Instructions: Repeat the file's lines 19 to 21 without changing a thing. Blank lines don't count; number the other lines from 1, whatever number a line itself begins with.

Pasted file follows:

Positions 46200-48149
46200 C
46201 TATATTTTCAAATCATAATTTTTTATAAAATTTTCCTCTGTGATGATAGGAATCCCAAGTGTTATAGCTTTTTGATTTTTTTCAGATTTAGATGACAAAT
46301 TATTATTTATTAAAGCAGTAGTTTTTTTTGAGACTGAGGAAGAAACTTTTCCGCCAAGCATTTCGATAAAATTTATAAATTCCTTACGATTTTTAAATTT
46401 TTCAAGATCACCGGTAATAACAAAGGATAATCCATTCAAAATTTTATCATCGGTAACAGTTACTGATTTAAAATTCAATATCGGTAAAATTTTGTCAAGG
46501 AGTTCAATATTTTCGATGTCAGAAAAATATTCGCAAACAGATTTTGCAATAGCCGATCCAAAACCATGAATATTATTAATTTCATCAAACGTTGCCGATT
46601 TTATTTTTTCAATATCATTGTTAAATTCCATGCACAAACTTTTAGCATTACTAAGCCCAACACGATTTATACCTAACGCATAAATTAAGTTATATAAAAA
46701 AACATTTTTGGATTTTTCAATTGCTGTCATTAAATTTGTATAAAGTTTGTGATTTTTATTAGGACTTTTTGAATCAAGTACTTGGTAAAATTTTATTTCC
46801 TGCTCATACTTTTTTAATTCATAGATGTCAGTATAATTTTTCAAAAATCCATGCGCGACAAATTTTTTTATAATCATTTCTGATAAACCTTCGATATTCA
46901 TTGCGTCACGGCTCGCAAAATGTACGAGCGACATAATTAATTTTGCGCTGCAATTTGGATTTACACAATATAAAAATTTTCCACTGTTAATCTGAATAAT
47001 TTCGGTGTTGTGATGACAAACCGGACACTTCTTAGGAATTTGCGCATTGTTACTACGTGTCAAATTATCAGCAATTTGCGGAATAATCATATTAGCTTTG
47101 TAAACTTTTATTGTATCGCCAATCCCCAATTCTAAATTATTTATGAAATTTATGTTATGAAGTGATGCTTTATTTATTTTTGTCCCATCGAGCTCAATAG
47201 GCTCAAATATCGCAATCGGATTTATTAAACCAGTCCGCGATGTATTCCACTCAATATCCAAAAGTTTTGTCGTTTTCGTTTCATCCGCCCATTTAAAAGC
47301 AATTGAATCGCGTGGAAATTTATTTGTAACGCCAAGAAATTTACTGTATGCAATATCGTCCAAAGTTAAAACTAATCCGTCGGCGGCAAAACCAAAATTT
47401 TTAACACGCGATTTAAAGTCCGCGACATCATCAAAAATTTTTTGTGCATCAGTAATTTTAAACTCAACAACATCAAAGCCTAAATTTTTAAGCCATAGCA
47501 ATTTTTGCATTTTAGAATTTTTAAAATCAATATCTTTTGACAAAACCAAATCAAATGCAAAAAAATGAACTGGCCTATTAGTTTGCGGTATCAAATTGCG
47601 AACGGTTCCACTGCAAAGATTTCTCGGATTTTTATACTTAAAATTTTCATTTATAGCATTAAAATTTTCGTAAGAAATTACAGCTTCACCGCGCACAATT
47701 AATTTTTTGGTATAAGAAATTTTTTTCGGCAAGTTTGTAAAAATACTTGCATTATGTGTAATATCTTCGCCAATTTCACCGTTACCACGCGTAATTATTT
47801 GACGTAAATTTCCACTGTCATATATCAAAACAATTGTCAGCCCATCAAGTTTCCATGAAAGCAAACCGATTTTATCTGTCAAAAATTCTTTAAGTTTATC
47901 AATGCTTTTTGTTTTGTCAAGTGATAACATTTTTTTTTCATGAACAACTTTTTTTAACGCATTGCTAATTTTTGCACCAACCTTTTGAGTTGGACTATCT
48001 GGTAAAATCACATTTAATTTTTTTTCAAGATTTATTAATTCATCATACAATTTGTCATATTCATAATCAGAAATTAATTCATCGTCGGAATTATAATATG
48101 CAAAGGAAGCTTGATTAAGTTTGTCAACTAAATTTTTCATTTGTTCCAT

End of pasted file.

47801 GACGTAAATTTCCACTGTCATATATCAAAACAATTGTCAGCCCATCAAGTTTCCATGAAAGCAAACCGATTTTATCTGTCAAAAATTCTTTAAGTTTATC
47901 AATGCTTTTTGTTTTGTCAAGTGATAACATTTTTTTTTCATGAACAACTTTTTTTAACGCATTGCTAATTTTTGCACCAACCTTTTGAGTTGGACTATCT
48001 GGTAAAATCACATTTAATTTTTTTTCAAGATTTATTAATTCATCATACAATTTGTCATATTCATAATCAGAAATTAATTCATCGTCGGAATTATAATATG